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Jobs breaks from medical leave to unveil iPad 2

 


Apple Inc. Chairman and CEO Steve Jobs waves to his audience at an Apple event at the Yerba Buena Center for the Arts Theater in San Francisco, Wednesday. AP Photo/Jeff Chiu

Jobs breaks from medical leave to unveil iPad 2

JORDAN ROBERTSON

RACHEL METZ

AP Technology Writers

SAN FRANCISCO (AP) — Apple CEO Steve Jobs briefly emerged from his medical leave and walked on stage to a standing ovation Wednesday to unveil the second generation of the popular iPad. It comes with two cameras and will go on sale March 11 in the U.S.

Jobs looked frail as he appeared in his signature black mock turtleneck, blue jeans and wire-rimmed glasses.

"We've been working on this product for a while, and I just didn't want to miss today," Jobs told an audience that included bloggers and Apple enthusiasts. "Thank you for having me."

The next-generation tablet computer is faster than the original iPad's. As expected, it comes with two cameras for taking photos and video chatting. The battery life will be the same as the original — about 10 hours of usage or a month on standby.

The iPad 2 is also thinner — 8.8 millimeters, or about a third of an inch, instead of the current 13.4 millimeters.

"The new iPad 2 is actually thinner than your iPhone 4," Jobs said.

The original iPad, which went on sale last April, was more popular than analysts anticipated. Apple sold 15 million in nine months.

The iPad was initially used for checking e-mail, surfing the Web and watching online video. But as the number of software applications — or "apps" — designed just for iPad grew, the tablet made itself at home in offices, shops, restaurants and countless other settings.

The rush for iPads sparked dozens of copycat touch-screen devices, but so far, none has broken into the mainstream consciousness the way the iPad has. In February, Motorola Mobility Inc.'s Xoom, the most promising challenger so far, went on sale. It runs a new version of Google Inc.'s Android software that was designed for tablets, not smart phones.

The new iPad will make it even harder for rivals to compete.

SAN FRANCISCO — Apple CEO Steve Jobs briefly emerged from his medical leave and walked on stage to a standing ovation Wednesday to unveil the second generation of the popular iPad. It comes with two cameras and will go on sale March 11 in the U.S.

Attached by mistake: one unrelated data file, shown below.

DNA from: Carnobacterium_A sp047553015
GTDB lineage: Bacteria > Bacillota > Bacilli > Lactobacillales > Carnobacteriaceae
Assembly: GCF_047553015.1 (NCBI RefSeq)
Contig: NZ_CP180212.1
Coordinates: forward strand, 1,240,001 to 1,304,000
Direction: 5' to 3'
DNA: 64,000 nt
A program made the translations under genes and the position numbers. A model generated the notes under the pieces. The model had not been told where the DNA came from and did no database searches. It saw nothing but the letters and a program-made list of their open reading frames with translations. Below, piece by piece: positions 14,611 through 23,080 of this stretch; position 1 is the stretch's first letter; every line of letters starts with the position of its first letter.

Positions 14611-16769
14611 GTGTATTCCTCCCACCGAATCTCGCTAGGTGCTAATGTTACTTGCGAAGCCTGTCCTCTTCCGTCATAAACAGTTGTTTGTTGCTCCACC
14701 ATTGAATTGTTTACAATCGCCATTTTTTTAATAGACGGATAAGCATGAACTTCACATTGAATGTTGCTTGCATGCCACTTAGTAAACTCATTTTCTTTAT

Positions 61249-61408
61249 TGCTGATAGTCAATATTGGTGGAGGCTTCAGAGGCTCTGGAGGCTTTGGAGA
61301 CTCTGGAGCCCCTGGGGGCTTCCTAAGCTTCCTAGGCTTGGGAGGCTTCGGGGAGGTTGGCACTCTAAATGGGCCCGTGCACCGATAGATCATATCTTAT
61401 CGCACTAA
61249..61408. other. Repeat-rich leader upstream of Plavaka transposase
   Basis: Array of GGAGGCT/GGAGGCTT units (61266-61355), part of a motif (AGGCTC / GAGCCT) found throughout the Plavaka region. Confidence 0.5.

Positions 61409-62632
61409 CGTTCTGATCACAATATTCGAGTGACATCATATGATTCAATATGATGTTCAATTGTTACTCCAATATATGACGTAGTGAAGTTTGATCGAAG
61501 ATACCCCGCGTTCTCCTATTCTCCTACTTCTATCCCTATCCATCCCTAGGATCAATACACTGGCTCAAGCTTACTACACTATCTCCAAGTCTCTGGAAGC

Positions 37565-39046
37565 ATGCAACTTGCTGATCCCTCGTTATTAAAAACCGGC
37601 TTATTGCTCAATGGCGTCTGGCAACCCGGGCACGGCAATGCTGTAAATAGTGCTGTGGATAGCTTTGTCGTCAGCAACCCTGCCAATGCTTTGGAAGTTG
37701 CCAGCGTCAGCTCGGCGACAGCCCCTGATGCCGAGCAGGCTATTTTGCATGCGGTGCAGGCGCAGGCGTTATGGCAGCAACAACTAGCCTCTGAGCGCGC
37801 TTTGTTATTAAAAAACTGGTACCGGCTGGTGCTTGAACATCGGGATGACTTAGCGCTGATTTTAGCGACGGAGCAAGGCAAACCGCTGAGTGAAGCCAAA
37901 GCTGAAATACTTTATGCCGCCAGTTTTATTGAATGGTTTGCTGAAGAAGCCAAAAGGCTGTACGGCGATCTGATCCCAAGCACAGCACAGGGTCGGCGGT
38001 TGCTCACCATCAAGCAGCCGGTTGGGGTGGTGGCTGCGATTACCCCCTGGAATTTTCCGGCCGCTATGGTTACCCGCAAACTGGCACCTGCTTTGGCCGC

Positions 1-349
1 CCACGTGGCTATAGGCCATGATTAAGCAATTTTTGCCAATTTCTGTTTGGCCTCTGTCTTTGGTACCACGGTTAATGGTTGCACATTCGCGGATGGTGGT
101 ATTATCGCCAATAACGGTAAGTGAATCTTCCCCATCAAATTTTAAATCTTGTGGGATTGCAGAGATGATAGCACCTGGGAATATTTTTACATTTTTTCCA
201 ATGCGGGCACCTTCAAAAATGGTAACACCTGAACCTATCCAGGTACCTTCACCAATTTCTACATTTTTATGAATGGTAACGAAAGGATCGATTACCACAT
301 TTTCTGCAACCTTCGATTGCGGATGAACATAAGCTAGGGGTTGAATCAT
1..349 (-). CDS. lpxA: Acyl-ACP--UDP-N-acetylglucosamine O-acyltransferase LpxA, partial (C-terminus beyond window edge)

Jobs looked frail as he appeared in his signature black mock turtleneck, blue jeans and wire-rimmed glasses.

"We've been working on this product for a while, and I just didn't want to miss today," Jobs told an audience that included bloggers and Apple enthusiasts. "Thank you for having me."

Faster than iPad 1

The next-generation tablet computer is faster than the original iPad's. As expected, it comes with two cameras for taking photos and video chatting. The battery life will be the same as the original — about 10 hours of usage or a month on standby.

The iPad 2 is also thinner — 8.8 millimeters, or about a third of an inch, instead of the current 13.4 millimeters.

"The new iPad 2 is actually thinner than your iPhone 4," Jobs said.

15 million sold in 9 months

The original iPad, which went on sale last April, was more popular than analysts anticipated. Apple sold 15 million in nine months.

The iPad was initially used for checking e-mail, surfing the Web and watching online video. But as the number of software applications — or "apps" — designed just for iPad grew, the tablet made itself at home in offices, shops, restaurants and countless other settings.

Lots of copycats

The rush for iPads sparked dozens of copycat touch-screen devices, but so far, none has broken into the mainstream consciousness the way the iPad has. In February, Motorola Mobility Inc.'s Xoom, the most promising challenger so far, went on sale. It runs a new version of Google Inc.'s Android software that was designed for tablets, not smart phones.

The new iPad will make it even harder for rivals to compete.

 

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